SAVANNAH gets a rare opportunity this weekend to see one of the great counterculture works in Off Broadway history.
Vampire Lesbians of Sodom, written by Charles Busch and performed here by Savannah Repertory Theatre, has a lot in common with the musical The Rocky Horror Show: The camp, the irreverence, the gender-bending characters, the schlocky horror film aesthetic.
But Vampire Lesbians, written by Busch about ten years after Rocky Horror, puts it all on steroids. The show — technically a double bill of two related vignettes, “Vampire Lesbians of Sodom” and “Sleeping Beauty or Coma” — became one of the longest-running in Off Broadway history.
“This almost an opera about old movies. There are so many film references!” says director Ken Neil Hailey.
“There are a lot of ‘80s references because of when it was written. The last scene we play as a purely ‘80s piece, revolving around that old ‘80s movie Buckaroo Banzai.”
It’s got similarities to Rocky Horror, he says, “but this is essentially a different animal. Rocky Horror picked a few references based on old horror movies and sci-fi movies, but basically took one genre. Our show goes all over the place.”
- Charles Busch
The eponymous Vampire Lesbians are two immortal bloodsucking seductresses whose rivalry plays out over 2000 years. They seem to spend an inordinate amount of that time satirizing American pop culture tropes.
The catch is, they’re usually played by men.
“Charles says in the notes that the lead female can be played by a man or a woman, but it’s nowhere near as funny as when played by a woman,” laughs Hailey.
“The real humor comes from a dude playing it. It’s just not quite as funny if you don’t have a 30-year-old man being the Virgin Sacrifice, for example.”
Busch originally opened the show in 1983 at the Limbo Lounge,“which was, let’s just say an ‘eclectic’ bar in what was then a very rough and tumble section of Manhattan,” Hailey says.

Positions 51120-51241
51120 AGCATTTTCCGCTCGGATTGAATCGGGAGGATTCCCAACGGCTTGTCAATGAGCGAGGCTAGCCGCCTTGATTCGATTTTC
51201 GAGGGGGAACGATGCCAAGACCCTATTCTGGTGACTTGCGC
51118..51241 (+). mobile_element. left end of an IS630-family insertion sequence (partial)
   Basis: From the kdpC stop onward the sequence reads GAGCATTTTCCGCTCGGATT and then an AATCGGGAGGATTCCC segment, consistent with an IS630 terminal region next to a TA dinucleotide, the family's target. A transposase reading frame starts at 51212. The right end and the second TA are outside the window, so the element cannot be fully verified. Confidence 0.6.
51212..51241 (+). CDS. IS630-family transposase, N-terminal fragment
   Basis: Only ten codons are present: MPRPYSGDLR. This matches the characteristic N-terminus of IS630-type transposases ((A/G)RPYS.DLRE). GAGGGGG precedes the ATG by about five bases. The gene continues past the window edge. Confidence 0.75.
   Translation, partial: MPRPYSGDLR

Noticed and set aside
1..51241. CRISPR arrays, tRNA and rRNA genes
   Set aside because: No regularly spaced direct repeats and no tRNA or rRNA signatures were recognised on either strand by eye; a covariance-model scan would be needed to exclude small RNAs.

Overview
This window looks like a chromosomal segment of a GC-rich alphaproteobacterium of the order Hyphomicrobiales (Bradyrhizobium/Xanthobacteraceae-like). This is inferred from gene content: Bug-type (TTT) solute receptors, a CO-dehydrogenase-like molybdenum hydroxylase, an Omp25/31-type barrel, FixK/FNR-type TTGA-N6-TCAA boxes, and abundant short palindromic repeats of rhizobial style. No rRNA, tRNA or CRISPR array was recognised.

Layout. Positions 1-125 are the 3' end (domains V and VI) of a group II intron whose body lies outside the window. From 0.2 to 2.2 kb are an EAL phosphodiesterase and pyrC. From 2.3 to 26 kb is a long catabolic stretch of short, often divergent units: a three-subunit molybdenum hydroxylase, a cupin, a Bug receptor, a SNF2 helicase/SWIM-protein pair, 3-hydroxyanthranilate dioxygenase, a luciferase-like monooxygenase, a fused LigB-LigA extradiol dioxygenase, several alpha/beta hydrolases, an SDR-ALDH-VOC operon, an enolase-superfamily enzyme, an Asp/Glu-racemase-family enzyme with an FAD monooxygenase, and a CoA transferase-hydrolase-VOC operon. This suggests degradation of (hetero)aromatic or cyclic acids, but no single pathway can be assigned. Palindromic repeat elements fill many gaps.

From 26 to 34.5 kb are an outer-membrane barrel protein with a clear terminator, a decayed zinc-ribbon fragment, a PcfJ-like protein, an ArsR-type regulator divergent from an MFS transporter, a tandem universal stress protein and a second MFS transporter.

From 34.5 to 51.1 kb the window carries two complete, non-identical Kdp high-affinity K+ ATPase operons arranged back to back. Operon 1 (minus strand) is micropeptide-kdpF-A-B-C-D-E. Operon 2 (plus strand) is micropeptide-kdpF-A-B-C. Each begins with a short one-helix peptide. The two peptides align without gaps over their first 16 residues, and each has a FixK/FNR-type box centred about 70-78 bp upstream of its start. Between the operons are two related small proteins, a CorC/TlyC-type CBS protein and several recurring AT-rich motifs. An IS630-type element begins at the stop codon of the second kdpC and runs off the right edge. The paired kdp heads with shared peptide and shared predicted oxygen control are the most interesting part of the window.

“People started noticing. All of a sudden you’d have limos pulling into the East Village. Ladies in mink coats were stepping over passed out drunk people to go see this show. Eventually somebody got the idea to put the two parts together and make a full program out of it,” he says.
“Vampire Lesbians was the last ‘real’ show in the Provincetown Playhouse, which is now taken over by NYU. It played there for nearly six years,” says Hailey.
Around the same time, other Busch-written and produced shows were staged in the area. At one point he had three shows running Off Broadway simultaneously.
“He kept quite a few people employed, including me! I actually managed to get rights to it to try our hand and produce it in Massachusetts.”
Playwright Busch adopted a drag persona largely out of the role he played in his own show.
“He wasn’t a drag queen per se. He did that purely for the play, and then it took off when the play opened in the East Village,” Hailey says.
“Sleeping Beauty or Coma,” the first piece, “is mostly based on the 1960s Robert Stigwood Beatles movies,” Hailey says. Another segment uses a healthy dose of the Antonioni movie Blow Up.
“There’s a scene riffing on the Cecil B. DeMille biblical epics from the ‘50s. There’s a riff on Sunset Boulevard and the old Gloria Swanson movies,” Hailey recounts.
“There’s an act where the two rival vampires riff on when actresses go and do about five too many shows in Las Vegas and they get a bit too long in the tooth — pardon the pun!”
Savannah Repertory Theatre is a bit different from the usual community theatre company here. They are an Actor’s Equity Association “Small Professional Theatre” company – i.e., some of their actors are paid union members, and there is an opportunity for non-members to gain entry into the Equity stage actors’ union.
“We’ve been beating the bushes and found a wonderful Equity actress here, Meg Kelly Schroeder, to play one of the vampires. She’s having a ball with it,” says Hailey.
Savannah Rep’s current Equity designation allows for up to three professional players to be in the cast. But Hailey says the plan is to keep building on that and eventually reach a level where half the cast will be compensated Equity union actors.
“We came here for the first time about 15 years ago and Savannah bowled us over,” Hailey says of himself and cofounders Nick Corley and Erik Bishop.
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“When we were looking for a place to open, we said, ‘Let’s look at Savannah, there’s bound to be a pro company there already, but we’ll see if the market’s oversaturated.’ Only to find out there wasn’t one,” he recalls.
“Seems like the next thing we knew we already had a place to do the show. The outpouring of support has just been amazing. In fact, I’d say the most difficult thing we’ve faced is trying to keep up with all the level of support everyone has shown us.”